The impact agenda thus creates a considerable challenge for action researchers. One the one hand, our practice, by definition, does produce change – change that we can and do ‘evidence’. On the other hand, the change is rarely scale-able. One can’t simply take the results of one piece of action research and apply them elsewhere. What is transferable is the practice of action research itself – cycles of reflection and action.
However, the impact agenda does create an opportunity for us to argue for understanding change differently and to place the various results of our action research project into a wider arena. Our research community takes as its starting point that action research enlists the minds, hearts and actions of people and this drives sustainable change. While there is no doubt that big systemic change can be achieved by the manipulation of strategic policy levers, there is also a place for small-scale projects which address not only local concerns but also intractable issues. Action research, and its close relatives – practitioner, practice-based and participatory research – are particularly powerful in local contexts and with ‘wicked problems’. Action research generates hope, energy, optimism, enthusiasm and new ideas.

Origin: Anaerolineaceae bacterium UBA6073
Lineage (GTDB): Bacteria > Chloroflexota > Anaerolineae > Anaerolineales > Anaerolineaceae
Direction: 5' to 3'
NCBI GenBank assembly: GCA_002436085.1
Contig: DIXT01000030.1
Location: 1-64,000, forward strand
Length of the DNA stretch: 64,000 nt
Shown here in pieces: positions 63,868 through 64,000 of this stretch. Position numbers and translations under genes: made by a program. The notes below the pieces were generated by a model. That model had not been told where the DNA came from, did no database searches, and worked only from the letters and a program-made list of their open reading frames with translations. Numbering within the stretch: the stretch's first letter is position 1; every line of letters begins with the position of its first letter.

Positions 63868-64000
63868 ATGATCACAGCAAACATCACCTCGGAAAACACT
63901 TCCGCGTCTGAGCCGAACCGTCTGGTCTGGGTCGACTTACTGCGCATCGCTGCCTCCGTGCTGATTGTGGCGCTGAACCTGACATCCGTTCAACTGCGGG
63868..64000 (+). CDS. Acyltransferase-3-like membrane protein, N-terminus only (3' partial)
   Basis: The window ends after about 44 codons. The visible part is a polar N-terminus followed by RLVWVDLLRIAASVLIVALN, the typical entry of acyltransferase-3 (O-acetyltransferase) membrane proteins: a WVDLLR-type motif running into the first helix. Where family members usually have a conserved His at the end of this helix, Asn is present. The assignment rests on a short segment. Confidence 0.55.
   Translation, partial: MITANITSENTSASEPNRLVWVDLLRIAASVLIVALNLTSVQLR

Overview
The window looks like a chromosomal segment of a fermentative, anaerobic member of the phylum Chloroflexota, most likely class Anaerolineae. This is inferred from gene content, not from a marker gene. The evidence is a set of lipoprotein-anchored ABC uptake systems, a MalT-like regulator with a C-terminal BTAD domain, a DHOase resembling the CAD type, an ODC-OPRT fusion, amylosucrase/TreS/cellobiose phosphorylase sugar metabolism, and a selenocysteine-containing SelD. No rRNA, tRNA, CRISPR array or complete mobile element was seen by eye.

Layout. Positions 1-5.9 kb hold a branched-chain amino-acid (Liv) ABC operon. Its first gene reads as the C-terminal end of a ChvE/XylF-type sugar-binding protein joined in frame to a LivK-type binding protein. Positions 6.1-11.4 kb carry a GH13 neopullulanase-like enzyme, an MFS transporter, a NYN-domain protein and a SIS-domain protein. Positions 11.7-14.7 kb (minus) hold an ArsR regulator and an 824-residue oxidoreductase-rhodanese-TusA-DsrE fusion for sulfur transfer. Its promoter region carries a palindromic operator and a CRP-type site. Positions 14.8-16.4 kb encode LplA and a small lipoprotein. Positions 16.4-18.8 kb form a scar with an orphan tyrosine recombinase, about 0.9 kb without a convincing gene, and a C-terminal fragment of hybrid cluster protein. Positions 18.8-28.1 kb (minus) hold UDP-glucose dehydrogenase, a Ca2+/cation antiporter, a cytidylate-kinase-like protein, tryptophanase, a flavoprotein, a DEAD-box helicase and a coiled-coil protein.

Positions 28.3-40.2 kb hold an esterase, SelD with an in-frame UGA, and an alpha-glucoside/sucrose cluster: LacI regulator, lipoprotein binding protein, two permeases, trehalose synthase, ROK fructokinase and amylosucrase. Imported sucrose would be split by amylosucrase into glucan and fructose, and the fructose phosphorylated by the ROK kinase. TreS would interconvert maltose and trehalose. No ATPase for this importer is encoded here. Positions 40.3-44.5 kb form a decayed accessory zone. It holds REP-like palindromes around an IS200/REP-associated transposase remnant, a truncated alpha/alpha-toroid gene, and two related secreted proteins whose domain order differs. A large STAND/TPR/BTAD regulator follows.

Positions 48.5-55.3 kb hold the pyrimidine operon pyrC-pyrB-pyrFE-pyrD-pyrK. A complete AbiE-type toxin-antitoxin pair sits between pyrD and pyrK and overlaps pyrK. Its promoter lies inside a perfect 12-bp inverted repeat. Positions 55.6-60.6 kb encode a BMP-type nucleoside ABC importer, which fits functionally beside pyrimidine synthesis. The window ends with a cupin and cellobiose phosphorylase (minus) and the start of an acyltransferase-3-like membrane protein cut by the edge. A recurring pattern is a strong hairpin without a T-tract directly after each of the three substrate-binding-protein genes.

Action research does achieve what some would call ‘impact’ but in ways somewhat different from those currently in political favour. Perhaps part of the lack of regard for the work undertaken by the action research community is that our research projects are never combined as meta-studies. While action research never features in ‘evidence’ based reviews based in experimental models of research, there are other ways of conducting a meta-study – the narrative review (see this guide to their conduct) and the meta-ethnography (Noblit & Hare, 1988) for example. Our community may be better regarded in the discursive struggles over what counts as impact if we are able to develop more systematic ways of looking at our aggregated work around particular topics of concern.
The impact agenda is unlikely to go away in a hurry and all signs are that it will increase in importance. As a community, action researchers have a clear choice about whether to see this as a threat or as also, and at the same time, a chance to showcase what we can do. We can take as a small optimistic sign the interest of both the UK arts and humanities and social science research councils in participatory research traditions. There is a place for us to begin to marshal our own ‘evidence’.
Noblit, G., & Hare, G. D. (1988). Meta-ethnography: synthesising qualitative studies. Thousand Oaks: Sage.